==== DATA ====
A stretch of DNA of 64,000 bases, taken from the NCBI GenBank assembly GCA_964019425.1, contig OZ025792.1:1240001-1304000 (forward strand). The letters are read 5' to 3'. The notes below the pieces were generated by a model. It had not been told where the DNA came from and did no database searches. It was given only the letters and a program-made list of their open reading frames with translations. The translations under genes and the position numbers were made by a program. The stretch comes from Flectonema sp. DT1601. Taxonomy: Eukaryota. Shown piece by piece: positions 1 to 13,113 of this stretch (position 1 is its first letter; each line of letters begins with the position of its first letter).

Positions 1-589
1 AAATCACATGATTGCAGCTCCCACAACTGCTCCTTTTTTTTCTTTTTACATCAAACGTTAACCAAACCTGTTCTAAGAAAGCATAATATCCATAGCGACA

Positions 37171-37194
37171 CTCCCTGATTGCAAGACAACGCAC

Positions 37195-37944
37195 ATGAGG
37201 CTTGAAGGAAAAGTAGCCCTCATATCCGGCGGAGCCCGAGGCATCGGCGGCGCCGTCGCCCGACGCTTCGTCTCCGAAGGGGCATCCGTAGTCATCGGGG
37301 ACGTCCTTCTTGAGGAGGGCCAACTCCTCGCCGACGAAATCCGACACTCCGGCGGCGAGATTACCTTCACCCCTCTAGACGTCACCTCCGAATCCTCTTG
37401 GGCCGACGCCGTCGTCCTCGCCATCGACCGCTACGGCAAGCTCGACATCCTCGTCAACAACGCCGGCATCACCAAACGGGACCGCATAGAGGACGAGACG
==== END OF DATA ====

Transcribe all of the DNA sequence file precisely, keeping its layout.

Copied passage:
A stretch of DNA of 64,000 bases, taken from the NCBI GenBank assembly GCA_964019425.1, contig OZ025792.1:1240001-1304000 (forward strand). The letters are read 5' to 3'. The notes below the pieces were generated by a model. It had not been told where the DNA came from and did no database searches. It was given only the letters and a program-made list of their open reading frames with translations. The translations under genes and the position numbers were made by a program. The stretch comes from Flectonema sp. DT1601. Taxonomy: Eukaryota. Shown piece by piece: positions 1 to 13,113 of this stretch (position 1 is its first letter; each line of letters begins with the position of its first letter).

Positions 1-589
1 AAATCACATGATTGCAGCTCCCACAACTGCTCCTTTTTTTTCTTTTTACATCAAACGTTAACCAAACCTGTTCTAAGAAAGCATAATATCCATAGCGACA

Positions 37171-37194
37171 CTCCCTGATTGCAAGACAACGCAC

Positions 37195-37944
37195 ATGAGG
37201 CTTGAAGGAAAAGTAGCCCTCATATCCGGCGGAGCCCGAGGCATCGGCGGCGCCGTCGCCCGACGCTTCGTCTCCGAAGGGGCATCCGTAGTCATCGGGG
37301 ACGTCCTTCTTGAGGAGGGCCAACTCCTCGCCGACGAAATCCGACACTCCGGCGGCGAGATTACCTTCACCCCTCTAGACGTCACCTCCGAATCCTCTTG
37401 GGCCGACGCCGTCGTCCTCGCCATCGACCGCTACGGCAAGCTCGACATCCTCGTCAACAACGCCGGCATCACCAAACGGGACCGCATAGAGGACGAGACG